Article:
Guest commentary: Affordable housing, services and new perceptions are all keys to solving homelessness
We’ve all seen it, as if it’s a nightmarishly bad play unfolding scene by scene on our streets. The tents. The violence. The rubbish. The drug use. The defecation. We’ve all experienced the full range of emotions as well, from disgust to anger to helplessness.
What I’m talking about should be obvious. It’s homelessness. And it’s no secret that it has gotten worse. The real question, though, relates to how much worse. The last time I was truly involved with this was back in 2020 during the San Diego City Council District 1 campaign. At that point, the calculation by the San Diego Regional Task Force on Homelessness put the number of people experiencing homelessness in San Diego at almost 7,600 — 5,000 of whom were totally unsheltered.
That was bad enough. But the 2022 Point in Time Count by RTFH found 8,427 individuals experiencing homelessness across San Diego County, a more than 10 percent increase from 2020.
“These data points give context to a crisis we already see with our own eyes,” said county Supervisor Terra Lawson-Remer. In other words, seeing is believing, and we see much of this every day. Counting the problem and quantifying it is one thing. Actually doing something about it is quite another. And for me, the solution starts with inclusionary housing.
Inclusionary affordable housing’s intent is to ensure that when developing the limited supply of developable land, housing opportunities for people of all income levels are provided. To achieve this, San Diego requires new residential and mixed-use developments to include 10 percent of the onsite rental units as affordable housing for individuals with income up to 60 percent of the area median income. To circumvent this requirement, developers can pay a fee (the “in-lieu fee”) currently set at $20.09 per square foot. This money then goes into a fund that finances the development of additional affordable housing elsewhere in San Diego.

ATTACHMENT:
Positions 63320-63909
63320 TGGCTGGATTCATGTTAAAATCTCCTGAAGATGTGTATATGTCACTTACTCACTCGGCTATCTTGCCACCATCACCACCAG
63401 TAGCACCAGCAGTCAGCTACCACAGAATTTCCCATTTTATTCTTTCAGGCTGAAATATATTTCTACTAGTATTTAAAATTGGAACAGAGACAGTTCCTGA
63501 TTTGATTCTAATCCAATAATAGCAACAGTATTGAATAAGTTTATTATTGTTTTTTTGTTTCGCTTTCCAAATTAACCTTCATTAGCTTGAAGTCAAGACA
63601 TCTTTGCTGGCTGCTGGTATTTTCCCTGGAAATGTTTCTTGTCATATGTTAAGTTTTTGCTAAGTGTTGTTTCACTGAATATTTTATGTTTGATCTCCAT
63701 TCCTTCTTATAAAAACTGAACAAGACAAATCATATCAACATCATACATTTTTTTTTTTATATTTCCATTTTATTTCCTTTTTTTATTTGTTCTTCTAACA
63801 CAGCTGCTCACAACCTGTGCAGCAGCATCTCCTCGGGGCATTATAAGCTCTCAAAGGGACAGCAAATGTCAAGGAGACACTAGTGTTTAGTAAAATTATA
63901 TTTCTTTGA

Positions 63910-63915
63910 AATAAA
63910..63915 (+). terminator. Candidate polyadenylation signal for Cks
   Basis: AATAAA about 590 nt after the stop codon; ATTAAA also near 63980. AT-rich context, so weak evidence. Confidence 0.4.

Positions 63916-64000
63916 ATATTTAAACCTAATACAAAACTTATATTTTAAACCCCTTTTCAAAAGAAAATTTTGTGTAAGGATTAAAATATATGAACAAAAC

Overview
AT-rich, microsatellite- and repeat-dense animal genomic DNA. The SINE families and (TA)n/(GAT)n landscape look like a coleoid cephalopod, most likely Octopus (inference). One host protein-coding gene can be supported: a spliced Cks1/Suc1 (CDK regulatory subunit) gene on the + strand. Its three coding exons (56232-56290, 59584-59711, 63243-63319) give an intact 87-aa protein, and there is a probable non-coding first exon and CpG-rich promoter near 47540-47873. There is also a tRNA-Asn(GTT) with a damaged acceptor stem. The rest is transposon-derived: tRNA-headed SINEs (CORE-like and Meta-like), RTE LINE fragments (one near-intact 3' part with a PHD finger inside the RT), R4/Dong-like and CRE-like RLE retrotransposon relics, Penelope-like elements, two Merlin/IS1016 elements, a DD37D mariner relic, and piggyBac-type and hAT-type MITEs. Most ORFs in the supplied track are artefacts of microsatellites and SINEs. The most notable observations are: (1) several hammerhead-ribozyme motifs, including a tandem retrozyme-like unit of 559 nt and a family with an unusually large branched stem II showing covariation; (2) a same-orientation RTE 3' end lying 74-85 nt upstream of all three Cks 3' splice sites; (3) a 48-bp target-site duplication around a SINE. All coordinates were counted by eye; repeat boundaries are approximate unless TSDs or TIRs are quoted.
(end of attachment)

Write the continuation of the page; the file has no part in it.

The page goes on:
The program has, by and large, been a success. But there have been questions about how some of the money has been spent on other, non-housing projects. Regardless, the program has been narrowly tailored by the courts to ensure it passes constitutional muster. This is welcome news. However, inclusionary housing is a necessary — though not sufficient — element of any solution to homelessness. We need to start with inclusionary housing but also couple it with so-called wraparound services.
Wraparound services focus on the whole person. Getting people into housing is the sine qua non, but it’s not the end of the story. Many of these people are experiencing mental health issues in addition to basic health problems like a lack of physical hygiene and/or nutrition. The services are meant to avoid the cookie-cutter approach that has failed in the past. Each individual is approached as a unique person with idiosyncratic needs. Getting these services to those recently resettled in housing is critically important, as the rate of relapse — i.e., return to the streets — is higher in the absence of this early intervention.